• If you are getting bullied, you HAVE to tell someone. I know you don’t want to tattle and make it worse, but tell someone. Tell me and I will try my best to do an ‘in-service’ to your school if we have the funds available. The bully will never know it had anything to do with you.
  • Come back to my website often. I am going to try to receive a strong rally of supporters in order to get help to children.

Jaylen is a very courageous young man and is a fighter for doing what is right. Take a moment and look at his website.  You will learn more about TS and directly see how an individual lives with TS.

I think the portrayal of TS in the media is shameful.  Having TS seems hopeless.  The medical community haven’t made much success at improving the lives of those that have TS.  For those like my son, each day is a struggle.  I can’t count the number of days my son has come home from school crying because of events that happened with his peers. Even more so, there have been numerous times when someone called him “retarded” because of his TS.  (Coincidently, Congress recently took action on the use of the word “retarded” and has removed its reference from all federal laws.)

Every time this happens it wounds my heart.  Every day, I wish I had the power to take away this disorder from my son.  I would rather carry that burden myself, than have him struggling day after day.  Unfortunately I do not have that power to do this.  Instead all I can do is help raise awareness about Tourette Syndrome and to continue looking for a cure.  I know I am only one person, but I am slowly growing a village, and who knows where this may take us.

Related Posts:

Related Posts:
Tourette Syndrome and my son
Tourette Syndrome, school and despair

The national Tourette Syndrome Association, Inc. is excited to inform you that “Different is the New Normal,” a new film that demystifies the stigma of Tourette Syndrome, will air Sunday, November 6 at 6:00 pm on WTTW in Chicago. The film captures the courage and triumph of Ariel Small, a teen with TS, and features James Durbin of “American Idol” who inspired the film title.

 For those outside the Midwest viewing area, the one-hour documentary is available for the national audience for a limited time here.

Moving and Intimate Portrait –

Featuring James Durbin of American Idol, Who Inspired the Film Title –

Captures the Courage and Triumph of High School Senior Ariel Small

 CHICAGO, IL – October 27, 2011 – You cannot control the tests of life, but how you confront those challenges defines who you really are…. Ariel Small was born in suburban Chicago, the middle child in a close-knit family of five boys. When he was 6, Ariel’s parents became concerned when they noticed he was exhibiting odd facial movements that he couldn’t seem to control. Ariel was diagnosed with Tourette’s Syndrome, a neurobiological disorder affecting an estimated 200,000 people in the U.S. alone. Different is the New Normal, premiering in the Midwest on WTTW, Sunday, November 6, 2011 at 6:00 p.m. and on PBS nationally in May 2012, closely follows Ariel’s incredibly moving journey to overcome obstacles and bust the misconceptions surrounding Tourette’s. Along the way, a meeting with James Durbin, whose own embattled path led him from brutally bullied student living with Tourette’s to nationally-celebrated American Idol Finalist, helps reinforce Ariel’s own belief that anything is possible.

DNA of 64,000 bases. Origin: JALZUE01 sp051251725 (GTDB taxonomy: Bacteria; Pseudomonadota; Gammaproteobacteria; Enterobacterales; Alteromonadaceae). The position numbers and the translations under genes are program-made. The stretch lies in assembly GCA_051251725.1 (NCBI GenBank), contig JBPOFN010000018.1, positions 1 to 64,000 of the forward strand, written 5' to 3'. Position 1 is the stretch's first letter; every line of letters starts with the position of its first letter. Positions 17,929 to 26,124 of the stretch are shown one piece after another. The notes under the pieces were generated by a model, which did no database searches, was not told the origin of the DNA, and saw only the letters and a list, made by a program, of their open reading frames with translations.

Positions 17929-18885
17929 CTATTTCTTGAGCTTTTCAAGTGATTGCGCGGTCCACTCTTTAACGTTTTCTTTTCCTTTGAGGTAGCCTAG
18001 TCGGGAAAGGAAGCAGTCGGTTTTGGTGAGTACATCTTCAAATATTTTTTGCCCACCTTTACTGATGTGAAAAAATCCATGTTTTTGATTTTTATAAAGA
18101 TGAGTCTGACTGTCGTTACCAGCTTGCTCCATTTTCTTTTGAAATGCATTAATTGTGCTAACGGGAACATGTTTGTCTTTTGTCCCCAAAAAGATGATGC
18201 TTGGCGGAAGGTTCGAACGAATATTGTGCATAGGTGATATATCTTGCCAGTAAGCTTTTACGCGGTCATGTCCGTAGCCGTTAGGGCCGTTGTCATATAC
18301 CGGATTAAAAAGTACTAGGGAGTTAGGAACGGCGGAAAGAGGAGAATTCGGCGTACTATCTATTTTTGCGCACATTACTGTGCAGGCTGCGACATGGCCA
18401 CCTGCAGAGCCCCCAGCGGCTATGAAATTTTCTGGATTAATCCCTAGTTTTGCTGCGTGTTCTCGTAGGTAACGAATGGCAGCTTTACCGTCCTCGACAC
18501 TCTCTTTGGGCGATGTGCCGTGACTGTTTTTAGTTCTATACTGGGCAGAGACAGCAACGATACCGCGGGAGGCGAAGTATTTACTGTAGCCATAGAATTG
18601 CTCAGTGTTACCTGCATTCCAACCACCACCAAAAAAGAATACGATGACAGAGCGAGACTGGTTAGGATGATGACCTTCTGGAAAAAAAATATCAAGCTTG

One of the disabling aspects of Tourette’s is the tics that disrupt daily function, but Ariel found that another was the constant need to prove that his symptoms were real – and that he wasn’t faking them just to be disruptive. Different is the New Normal introduces viewers to an amazing 17-year-old who refuses to be defined by a disorder and instead chooses to validate, advocate and educate.

 The film is a presentation of Creative News Group in association with WNET New York Public Media, the parent company of THIRTEEN and WLIW21, New York’s public television stations and operator of NJTV.

 “I have made it my mission to educate the world about Tourette’s Syndrome and pave a path for all of the kids who struggle with Tourette’s on a daily basis,” said Ariel Small. “My hope is that Different is the New Normal will change the way people think and feel about those they perceive as different and encourage them to look past those differences and see how alike we really are.”

 “Different Is the New Normal captures the pain and frustration many parents and their children experience,” said Neal Shapiro, WNET’s President and CEO. “Ariel’s inspirational story provides an uplifting perspective to this often misunderstood disorder, and will inspire everyone who watches this film to think about people as individuals, not as labels.”